Basement - Review
Review by Jack Foley
DANNY Dyer is nothing if not prolific and dependable in a really bad kind of way. Basement, one of 11 films he has made this year, continues the actor’s terrible streak of picking dud roles.
The film marks the feature film debut of co-writer and director Asham Kamboj and is a psychological ‘chiller’ that follows five friends as they become lost in an underground basement and stalked by an unseen prey.
Unfortunately, it’s a poorly conceived and wretchedly scripted pot-boiler that feels interminable even at 76 minutes!
Dyer is joined by Jimi Mistry, Emily Beecham, Kierston Wareing and Lois Winstone as one of five friends who find themselves trapped, after a quick stop off in the woods to answer the call of nature proves disastrous.
But as they wonder through the dark corridors, bickering about their predicament and looking for a way out, it becomes apparent that one of them knows more about the situation than is letting on.
Kamboj, who co-wrote the screenplay with Ewen Glass, attempts to combine stalk and slash elements with a contemporary backdrop that explores anti-war resentment in the UK and its potential impact upon the soldiers fighting current campaigns.
But his film never comes close to having anything important or thought-provoking to say, courtesy of a banal script that’s more content to spout lines such as “no one kicks me in the bollocks and gets away with it” and “it’s doing my nut in”.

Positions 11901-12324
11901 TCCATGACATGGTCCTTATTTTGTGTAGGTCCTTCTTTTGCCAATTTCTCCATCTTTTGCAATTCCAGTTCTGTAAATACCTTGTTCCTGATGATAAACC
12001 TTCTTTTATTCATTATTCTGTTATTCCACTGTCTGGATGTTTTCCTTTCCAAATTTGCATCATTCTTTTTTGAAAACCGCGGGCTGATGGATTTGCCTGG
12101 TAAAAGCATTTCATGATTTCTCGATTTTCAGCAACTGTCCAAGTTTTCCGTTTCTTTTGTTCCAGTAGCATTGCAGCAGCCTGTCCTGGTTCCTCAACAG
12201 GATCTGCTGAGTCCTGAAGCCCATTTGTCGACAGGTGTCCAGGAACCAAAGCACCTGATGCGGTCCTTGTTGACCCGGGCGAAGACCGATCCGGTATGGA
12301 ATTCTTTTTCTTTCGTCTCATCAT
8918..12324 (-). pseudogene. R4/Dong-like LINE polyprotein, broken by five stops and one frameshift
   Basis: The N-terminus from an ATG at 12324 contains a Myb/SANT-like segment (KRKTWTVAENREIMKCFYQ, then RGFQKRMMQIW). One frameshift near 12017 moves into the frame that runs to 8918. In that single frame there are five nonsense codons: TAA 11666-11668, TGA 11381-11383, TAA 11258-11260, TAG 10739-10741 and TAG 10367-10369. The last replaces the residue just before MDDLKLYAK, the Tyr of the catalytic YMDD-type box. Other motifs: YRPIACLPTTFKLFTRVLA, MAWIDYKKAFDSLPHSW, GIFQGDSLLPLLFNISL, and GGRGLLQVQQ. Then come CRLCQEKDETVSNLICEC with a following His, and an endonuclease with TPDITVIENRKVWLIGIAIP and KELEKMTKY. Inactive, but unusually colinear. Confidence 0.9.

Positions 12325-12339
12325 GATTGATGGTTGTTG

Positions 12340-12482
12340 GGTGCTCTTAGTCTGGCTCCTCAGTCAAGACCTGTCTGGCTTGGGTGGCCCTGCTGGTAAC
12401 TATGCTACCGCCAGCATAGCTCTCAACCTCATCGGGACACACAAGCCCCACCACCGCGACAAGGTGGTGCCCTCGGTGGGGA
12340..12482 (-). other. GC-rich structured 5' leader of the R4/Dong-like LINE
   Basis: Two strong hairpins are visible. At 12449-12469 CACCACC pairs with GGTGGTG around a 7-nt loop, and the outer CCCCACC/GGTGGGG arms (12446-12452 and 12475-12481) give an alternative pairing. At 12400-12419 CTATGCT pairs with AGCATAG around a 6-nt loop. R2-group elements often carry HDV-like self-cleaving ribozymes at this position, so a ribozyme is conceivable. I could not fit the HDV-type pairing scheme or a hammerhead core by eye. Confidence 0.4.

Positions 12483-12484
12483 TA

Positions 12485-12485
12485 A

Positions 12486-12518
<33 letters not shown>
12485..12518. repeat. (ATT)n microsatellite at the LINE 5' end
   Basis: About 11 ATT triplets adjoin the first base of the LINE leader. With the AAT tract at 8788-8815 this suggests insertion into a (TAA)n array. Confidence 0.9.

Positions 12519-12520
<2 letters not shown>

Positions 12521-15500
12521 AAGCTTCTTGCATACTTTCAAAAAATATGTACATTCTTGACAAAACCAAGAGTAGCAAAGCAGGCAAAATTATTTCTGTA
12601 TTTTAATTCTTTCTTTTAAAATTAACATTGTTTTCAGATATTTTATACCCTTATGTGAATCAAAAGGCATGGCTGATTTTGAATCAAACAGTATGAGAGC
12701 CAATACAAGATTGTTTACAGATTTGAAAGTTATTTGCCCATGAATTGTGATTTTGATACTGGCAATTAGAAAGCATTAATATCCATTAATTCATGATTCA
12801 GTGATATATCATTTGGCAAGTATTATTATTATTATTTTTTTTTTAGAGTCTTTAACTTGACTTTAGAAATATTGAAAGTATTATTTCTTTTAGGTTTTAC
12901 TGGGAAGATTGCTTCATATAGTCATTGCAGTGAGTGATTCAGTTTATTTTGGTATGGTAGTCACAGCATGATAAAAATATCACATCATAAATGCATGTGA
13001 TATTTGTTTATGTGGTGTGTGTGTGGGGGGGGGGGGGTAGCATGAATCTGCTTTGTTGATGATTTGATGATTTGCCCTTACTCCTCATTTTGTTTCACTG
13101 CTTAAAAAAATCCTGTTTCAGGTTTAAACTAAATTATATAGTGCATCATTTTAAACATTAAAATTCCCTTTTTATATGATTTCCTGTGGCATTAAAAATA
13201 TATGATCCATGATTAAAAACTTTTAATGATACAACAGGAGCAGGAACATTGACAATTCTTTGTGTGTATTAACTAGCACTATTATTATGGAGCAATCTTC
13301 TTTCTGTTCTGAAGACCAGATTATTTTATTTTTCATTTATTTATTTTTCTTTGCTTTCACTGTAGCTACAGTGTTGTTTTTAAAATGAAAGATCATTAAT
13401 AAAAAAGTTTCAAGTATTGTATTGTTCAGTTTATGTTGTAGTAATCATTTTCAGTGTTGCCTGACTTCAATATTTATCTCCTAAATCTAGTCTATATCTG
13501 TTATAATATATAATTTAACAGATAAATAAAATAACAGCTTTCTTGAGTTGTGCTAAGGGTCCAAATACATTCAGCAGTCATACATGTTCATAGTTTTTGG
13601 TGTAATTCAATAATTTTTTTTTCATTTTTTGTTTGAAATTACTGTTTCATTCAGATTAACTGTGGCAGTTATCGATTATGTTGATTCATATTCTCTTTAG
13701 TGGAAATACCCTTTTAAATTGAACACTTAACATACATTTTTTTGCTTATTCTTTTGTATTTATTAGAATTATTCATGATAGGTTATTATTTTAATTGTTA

None of the characters are worth rooting for, the action is so poorly lit that you can’t see anything, and too much time is spent going around in circles with little or nothing in the way to drive the story forward.
The low budget feel does sometimes work in films of this nature, by serving to create an extra element of authenticity, but Kamboj’s pedestrian direction and the lacklustre performances lend Basement the feel of a film that’s never plausible or realistic.
A rushed and poorly executed ending, meanwhile, merely heightens the frustration surrounding the whole endeavour, leaving you with the feeling that you really have been wasting your time.
With little or nothing to recommend it, The Basement is best left locked away from anyone’s viewing radar.
Editor’s note: Basement will be available in cinemas and on Sky Box Office, FilmFlex, iTunes, Playstation and LoveFilm from August 20, 2010, and on DVD from August 23, 2010.
Running time: 76mins
UK DVD Release Date: August 23, 2010